Logistics and Supply Chain Management: AI can optimize logistics operations by predicting demand, optimizing supply routes, and managing inventory. This can improve the efficiency of military supply chains, reduce costs, and ensure timely delivery of critical resources to forces in the field.


Training and Simulation: AI-powered virtual training environments can provide realistic simulations for military personnel, allowing them to practice and refine their skills in various scenarios. AI can also facilitate adaptive training programs that personalize training based on individual performance and learning needs.


Medical Support and Battlefield Healthcare: AI can assist in diagnosing and treating injuries on the battlefield. Intelligent medical systems can analyze medical data, provide real-time guidance to medics, and support decision-making for triage and treatment procedures.


The development and deployment of AI in warfare raise ethical concerns, including the risk of autonomous weapons systems making decisions that could result in unintended harm or violations of international humanitarian law. Proper regulations and guidelines are necessary to ensure responsible and ethical use of AI in military applications.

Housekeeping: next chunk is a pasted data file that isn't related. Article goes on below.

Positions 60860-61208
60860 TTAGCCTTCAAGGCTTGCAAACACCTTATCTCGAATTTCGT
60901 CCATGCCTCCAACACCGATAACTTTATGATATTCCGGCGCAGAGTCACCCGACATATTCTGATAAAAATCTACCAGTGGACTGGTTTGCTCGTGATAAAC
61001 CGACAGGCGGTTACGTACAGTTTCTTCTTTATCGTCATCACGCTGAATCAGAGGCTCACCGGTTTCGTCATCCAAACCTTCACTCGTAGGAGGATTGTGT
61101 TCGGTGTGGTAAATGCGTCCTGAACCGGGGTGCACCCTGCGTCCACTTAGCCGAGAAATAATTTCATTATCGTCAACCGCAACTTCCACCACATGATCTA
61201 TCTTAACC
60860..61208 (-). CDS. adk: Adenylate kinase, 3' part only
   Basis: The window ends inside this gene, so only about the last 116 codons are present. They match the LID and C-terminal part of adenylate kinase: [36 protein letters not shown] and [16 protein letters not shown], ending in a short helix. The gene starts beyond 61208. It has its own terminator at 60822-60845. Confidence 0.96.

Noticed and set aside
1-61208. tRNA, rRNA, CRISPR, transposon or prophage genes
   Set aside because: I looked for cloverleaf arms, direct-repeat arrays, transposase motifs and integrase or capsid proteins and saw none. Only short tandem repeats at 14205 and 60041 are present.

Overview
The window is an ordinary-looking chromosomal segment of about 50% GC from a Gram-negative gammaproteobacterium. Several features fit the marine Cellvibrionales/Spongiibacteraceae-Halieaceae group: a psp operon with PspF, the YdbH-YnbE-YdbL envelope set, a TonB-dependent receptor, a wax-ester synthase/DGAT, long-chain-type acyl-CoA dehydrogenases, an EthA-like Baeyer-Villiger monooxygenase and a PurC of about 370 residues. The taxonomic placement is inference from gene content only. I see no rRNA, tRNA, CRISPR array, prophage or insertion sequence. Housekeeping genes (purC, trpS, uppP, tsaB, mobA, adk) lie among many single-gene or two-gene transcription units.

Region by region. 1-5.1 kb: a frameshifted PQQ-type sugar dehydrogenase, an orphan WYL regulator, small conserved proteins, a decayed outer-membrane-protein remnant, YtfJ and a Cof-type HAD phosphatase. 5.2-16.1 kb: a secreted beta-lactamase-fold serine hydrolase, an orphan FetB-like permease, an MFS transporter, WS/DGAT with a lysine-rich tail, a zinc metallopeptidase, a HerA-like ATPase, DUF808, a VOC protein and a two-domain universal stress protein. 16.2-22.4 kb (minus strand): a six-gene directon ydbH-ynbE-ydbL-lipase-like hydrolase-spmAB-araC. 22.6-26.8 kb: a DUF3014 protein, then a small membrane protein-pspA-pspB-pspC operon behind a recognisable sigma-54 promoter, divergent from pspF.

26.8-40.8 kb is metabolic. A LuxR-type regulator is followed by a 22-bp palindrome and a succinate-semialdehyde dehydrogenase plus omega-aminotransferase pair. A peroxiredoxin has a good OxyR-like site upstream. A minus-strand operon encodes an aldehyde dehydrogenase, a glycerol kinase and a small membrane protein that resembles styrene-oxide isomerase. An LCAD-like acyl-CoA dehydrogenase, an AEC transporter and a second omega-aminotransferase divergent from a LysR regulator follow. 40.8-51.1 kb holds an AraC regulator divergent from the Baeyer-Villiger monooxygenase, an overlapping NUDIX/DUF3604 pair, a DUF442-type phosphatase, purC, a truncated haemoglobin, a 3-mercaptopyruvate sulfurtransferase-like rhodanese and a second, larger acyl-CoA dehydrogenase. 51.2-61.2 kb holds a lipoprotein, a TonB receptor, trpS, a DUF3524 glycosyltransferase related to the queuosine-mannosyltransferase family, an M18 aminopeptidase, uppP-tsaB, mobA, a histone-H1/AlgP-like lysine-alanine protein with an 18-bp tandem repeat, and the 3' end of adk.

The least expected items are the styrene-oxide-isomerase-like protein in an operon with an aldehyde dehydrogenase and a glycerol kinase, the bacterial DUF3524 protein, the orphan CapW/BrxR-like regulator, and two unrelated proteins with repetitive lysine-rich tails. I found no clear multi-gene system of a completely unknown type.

It is crucial for India to start developing and deploying AI-based technologies to prevent China from gaining an insurmountable advantage.



HUMAN SECURITY-Rescue Indians Trapped in Southeast Asia: Cyber Fraud and Job Exploitation,Economic Security-Reserve Bank of India deserves share of credit for economic stability

 HUMAN SECURITY-Rescue Indians Trapped in Southeast Asia: Cyber Fraud and Job Exploitation 

Thousands of Indian nationals find themselves in distressing situations in Myanmar and Cambodia, where they are coerced into committing online fraud and deception. The Ministry of External Affairs has been successful in rescuing approximately 250 Indians from Cambodia and around 30 from Myanmar. These individuals are being lured by organized crime rings, in collusion with unscrupulous agents, who promise them employment in the information technology industry in these countries. However, upon arrival, they are forced to work in cyber fraud centers and compelled to deceive people through phone calls, emails, and WhatsApp messages. In some instances, they even impersonate law enforcement officials to extort money on behalf of their employers.

NB Security Scan 81